Date of Award


Document Type


Degree Name

Doctor of Psychology (PsyD)


Graduate Department of Clinical Psychology

First Advisor

Rodger K. Bufford, Ph.D.

Second Advisor

Nancy Thurston, Psy.D.

Third Advisor

Ken Logan, Psy.D.


This dissertation examined the relationship between self-reported political ideology and the relational variables of attachment, shame, and grace. Previous research on political ideology has focused on conservatism, as well as morality and personality differences across the political spectrum. This study combined two samples of 155 adult participants gathered through Qualtrics and 79 undergraduate students. Each participant completed a demographics questionnaire, Attachment Style Questionnaire (ASQ; Feeney et al., 1994), Dimensions of Grace Scale (DGS; Bufford et al., 2017), Duke University Religion Index (DUREL; Koenig et al., 1997), and Internalized Shame Scale (ISS; Cook, 1988). Additionally, 19 of the undergraduate students completed the Thurston-Cradock Test of Shame (TCTS; Thurston & Cradock, 2009). Prior to analysis participants were grouped into five categories based on self-reported social political ideology (GSPI): Very Liberal, Liberal, Neither Liberal nor Conservative, Conservative, and Very Conservative. Internal consistency was evaluated for each measure used and correlations were calculated to examine the relationship among GSPI, select demographic variables, and each measure. Next, a regression analysis was conducted and established that shame and attachment characteristics do not account for a significant amount of variance in GSPI. However, this study found that age, education, and religiosity did account for significant variance in GSPI. Following this, an ANOVA was completed and found significant between group differences for DGS: Experiencing God’s Grace, DGS: Costly Grace, DGS: Grace from Others, DGS: Grace to Others, ASQ: Avoidance, DUREL: Organizational Religiosity, DUREL: Non-organizational Religiosity, and DUREL: Intrinsic Religiosity. Significant within group differences were also discovered across each of the measures, with the exception of ASQ: Avoidance. Lastly, a cluster analysis was conducted and established that political ideology can be viewed from a two, three, six, or eight-cluster perspectives, with eight clusters likely providing the most accurate depiction of group differences. Results of the study indicate that individuals across the political spectrum do not differ in shame and attachment characteristics and do display significant differences in religiosity and grace. In addition, political ideology may be more accurately represented as eight clusters rather than a liberal-conservative dichotomy that is used in much of political ideology research.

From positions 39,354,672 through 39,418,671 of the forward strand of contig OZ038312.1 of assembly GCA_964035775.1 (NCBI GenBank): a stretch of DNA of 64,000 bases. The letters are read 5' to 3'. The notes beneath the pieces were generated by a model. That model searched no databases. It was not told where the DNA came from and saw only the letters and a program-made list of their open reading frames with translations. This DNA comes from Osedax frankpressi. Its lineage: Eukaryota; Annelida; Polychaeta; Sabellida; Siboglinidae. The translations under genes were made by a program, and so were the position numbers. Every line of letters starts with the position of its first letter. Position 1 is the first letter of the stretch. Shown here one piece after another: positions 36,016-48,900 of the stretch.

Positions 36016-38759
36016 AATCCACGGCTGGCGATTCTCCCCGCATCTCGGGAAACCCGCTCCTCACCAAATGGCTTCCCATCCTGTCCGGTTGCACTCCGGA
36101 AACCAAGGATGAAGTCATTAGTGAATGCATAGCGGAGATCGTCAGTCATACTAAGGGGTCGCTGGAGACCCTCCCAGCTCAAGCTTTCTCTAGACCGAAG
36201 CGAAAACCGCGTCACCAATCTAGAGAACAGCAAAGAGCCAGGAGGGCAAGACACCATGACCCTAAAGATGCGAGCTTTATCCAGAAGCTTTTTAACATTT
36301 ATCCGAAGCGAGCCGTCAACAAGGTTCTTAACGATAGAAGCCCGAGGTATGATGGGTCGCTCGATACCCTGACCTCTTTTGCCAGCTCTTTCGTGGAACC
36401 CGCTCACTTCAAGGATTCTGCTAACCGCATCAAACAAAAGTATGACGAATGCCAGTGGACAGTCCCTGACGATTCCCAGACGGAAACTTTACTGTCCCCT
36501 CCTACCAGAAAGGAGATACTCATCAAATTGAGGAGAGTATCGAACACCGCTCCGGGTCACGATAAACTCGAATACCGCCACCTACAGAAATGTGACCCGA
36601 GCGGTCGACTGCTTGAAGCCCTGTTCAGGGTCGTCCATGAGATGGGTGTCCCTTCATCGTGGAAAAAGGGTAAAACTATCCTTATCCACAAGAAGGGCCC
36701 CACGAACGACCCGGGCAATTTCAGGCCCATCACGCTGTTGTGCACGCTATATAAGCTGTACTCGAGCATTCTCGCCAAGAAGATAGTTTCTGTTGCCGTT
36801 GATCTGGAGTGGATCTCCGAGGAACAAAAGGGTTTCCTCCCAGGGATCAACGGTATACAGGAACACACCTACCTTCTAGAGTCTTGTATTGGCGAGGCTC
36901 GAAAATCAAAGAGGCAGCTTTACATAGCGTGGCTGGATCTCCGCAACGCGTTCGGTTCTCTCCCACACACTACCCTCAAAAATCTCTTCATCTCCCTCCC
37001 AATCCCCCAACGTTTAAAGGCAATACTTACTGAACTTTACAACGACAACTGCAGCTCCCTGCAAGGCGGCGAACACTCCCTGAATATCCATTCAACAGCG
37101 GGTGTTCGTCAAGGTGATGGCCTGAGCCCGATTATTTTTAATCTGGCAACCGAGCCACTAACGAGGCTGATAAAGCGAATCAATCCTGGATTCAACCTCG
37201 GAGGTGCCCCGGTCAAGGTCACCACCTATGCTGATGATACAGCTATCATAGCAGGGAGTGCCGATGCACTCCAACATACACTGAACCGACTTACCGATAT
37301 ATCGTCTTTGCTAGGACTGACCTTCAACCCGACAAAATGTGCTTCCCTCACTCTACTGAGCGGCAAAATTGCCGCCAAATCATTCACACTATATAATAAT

Included in

Psychology Commons